Found poetry

A little while ago I came across the above telescope, which enables the public to enjoy views across the Clifton Suspension Bridge, but which more importantly boasts this heartbreaking poem:

Point the telescope & insert coin,
Turn and fully return knob.
Observe the View and at night the Moon.
Don’t look at the Sun. Hold child on stand.

It hardly needs me to point out the reference to the Book of Ecclesiastes in the second line’s lyrical flourish (“Turn and fully return”) nor the hopeless ‘optimism’ of “and at night the Moon”. As for the double-blow of the concluding line, if there is anywhere in this world a man cold-blooded enough to read it aloud with dry eye and lumpless throat, I’ve yet to meet him and I’m not sure I’d want to.

I immediately sent it to irregular Dabbler Bryan Appleyard, himself a keen student of coin-operated telescope poems who had previously posted an analysis of a shattering example at Wells-next-the-Sea in Norfolk (The harsh irony of that ‘enjoy the view’ borders on the inhuman. The second stanza makes hot tears spurt…). Appleyard suggested we urgently begin work on a compendium of Scopepoems entitled Don’t Look at the Sun. So far the collection amounts to two, so do send them in if you have any.

The Clifton Scopepoem is a fine example of ‘found poetry’ – the phenomenon whereby text from prosaic sources can be reframed as poems. A well-known example is this passage from William Whewell’s 1819 work An Elementary Treatise on Mechanics:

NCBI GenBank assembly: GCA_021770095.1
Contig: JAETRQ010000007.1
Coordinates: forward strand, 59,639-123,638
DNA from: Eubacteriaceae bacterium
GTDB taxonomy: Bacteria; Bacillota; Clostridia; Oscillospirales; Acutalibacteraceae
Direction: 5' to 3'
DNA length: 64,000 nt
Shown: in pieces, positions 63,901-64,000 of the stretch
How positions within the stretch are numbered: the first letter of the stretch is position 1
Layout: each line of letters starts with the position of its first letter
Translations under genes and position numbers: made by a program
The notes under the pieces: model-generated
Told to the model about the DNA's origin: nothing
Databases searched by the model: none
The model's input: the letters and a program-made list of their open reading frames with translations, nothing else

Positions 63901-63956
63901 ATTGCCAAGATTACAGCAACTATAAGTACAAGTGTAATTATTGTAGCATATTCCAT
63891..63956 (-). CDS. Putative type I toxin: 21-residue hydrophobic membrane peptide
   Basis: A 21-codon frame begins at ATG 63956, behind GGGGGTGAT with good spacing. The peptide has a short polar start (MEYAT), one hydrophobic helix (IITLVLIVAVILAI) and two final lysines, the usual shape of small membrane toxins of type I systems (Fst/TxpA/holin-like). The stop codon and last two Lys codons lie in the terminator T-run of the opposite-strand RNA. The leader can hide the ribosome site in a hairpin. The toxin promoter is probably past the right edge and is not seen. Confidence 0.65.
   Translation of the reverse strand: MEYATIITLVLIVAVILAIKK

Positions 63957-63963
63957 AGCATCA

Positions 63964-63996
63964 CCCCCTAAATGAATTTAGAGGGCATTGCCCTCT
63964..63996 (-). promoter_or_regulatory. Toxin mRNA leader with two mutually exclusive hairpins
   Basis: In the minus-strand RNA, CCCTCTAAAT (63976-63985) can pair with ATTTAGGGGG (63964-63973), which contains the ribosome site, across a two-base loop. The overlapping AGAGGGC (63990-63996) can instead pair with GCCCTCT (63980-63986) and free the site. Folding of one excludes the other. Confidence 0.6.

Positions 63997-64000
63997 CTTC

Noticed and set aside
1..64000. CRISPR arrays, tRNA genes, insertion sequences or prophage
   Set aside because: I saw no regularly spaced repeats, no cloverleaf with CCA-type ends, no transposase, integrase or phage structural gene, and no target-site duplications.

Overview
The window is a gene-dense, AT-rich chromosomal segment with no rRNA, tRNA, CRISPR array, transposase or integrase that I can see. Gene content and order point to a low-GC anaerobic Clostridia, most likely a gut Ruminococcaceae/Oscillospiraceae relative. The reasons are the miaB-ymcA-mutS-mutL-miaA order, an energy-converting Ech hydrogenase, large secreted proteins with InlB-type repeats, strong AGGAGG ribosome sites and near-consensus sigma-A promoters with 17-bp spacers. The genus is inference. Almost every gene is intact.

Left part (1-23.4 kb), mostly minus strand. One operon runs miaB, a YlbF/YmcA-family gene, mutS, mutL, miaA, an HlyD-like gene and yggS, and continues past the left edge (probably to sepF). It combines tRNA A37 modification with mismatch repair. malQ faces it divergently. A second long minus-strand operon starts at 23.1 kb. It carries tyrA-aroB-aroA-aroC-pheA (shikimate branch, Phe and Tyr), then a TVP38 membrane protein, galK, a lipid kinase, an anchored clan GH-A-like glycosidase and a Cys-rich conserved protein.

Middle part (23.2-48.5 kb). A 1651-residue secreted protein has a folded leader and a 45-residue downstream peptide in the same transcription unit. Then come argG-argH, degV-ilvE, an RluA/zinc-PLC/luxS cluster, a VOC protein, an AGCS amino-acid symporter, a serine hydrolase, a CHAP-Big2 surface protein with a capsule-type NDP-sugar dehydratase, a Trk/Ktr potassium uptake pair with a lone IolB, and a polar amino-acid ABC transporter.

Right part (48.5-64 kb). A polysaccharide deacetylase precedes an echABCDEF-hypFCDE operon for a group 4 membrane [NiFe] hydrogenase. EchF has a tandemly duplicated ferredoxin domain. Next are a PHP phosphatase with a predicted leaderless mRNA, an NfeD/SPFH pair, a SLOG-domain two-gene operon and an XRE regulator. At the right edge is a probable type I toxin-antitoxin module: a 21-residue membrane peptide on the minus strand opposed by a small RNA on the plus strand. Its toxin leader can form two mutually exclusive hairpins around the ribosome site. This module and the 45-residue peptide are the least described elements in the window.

And hence no force, however great,
can stretch a cord, however fine,
into a horizontal line
that shall be absolutely straight.

Apparently the miserable sod changed the wording when this was pointed out to him.

The absolute apotheosis of the found poetry phenomenon is BBC Radio 4’s Shipping Forecast. Read in a soporific rhythm, a typical poem might be:

Humber, Thames. Southeast veering southwest 4 or 5, occasionally 6 later.
Thundery showers. Moderate or good, occasionally poor.
Tyne, Dogger. Northeast 3 or 4. Occasional rain. Moderate or poor.
Rockall, Malin, Hebrides. Southwest gale 8 to storm 10, veering west.
Rain, then squally showers. Poor, becoming moderate.

In a 2003 article for Slate, waggishly entitled The Poetry of D.H. Rumsfeld: Recent works by the secretary of defense, Hart Seely turned the pronouncements of Donald Rumsfeld into verse, including:

The Unknown
As we know,
There are known knowns.
There are things we know we know.
We also know
There are known unknowns.
That is to say
We know there are some things
We do not know.
But there are also unknown unknowns,
The ones we don’t know
We don’t know.

—Feb. 12, 2002, Department of Defense news briefing

Seely’s idea here, of course, was to poke fun, though I would argue that Rumsfeld’s famous ‘known unknowns’ speech actually did us a tremendous service in clarifying hitherto vague epistemic categories. An even better example from Rumsfeld, to my mind, is this devastating example of existential crisis, which has clear echoes of Talking Heads’ Once in a Lifetime

A Confession
Once in a while,
I’m standing here, doing something.
And I think,
“What in the world am I doing here?”
It’s a big surprise.

—May 16, 2001, interview with the New York Times

Share This Post

About Author Profile: Brit

'Brit' is the blogging name of Andrew Nixon, a writer and publisher who lives in Bristol. He is the editor and co-founder of The Dabbler.

18 thoughts on “Found poetry

  1. russellworks@gmail.com'
    ian russell
    June 9, 2011 at 09:59

    Many a night I have hungered to observe the moon , alas, not a single child could be found.

    I can’t see Mr. A’s found poem. Is it just me?

    • andrewnixon@blueyonder.co.uk'
      June 9, 2011 at 10:00

      Alas I think it went kaput when the Yard changed from Blogger to WordPress. Much like his blogging, in fact.

  2. Worm
    June 9, 2011 at 11:18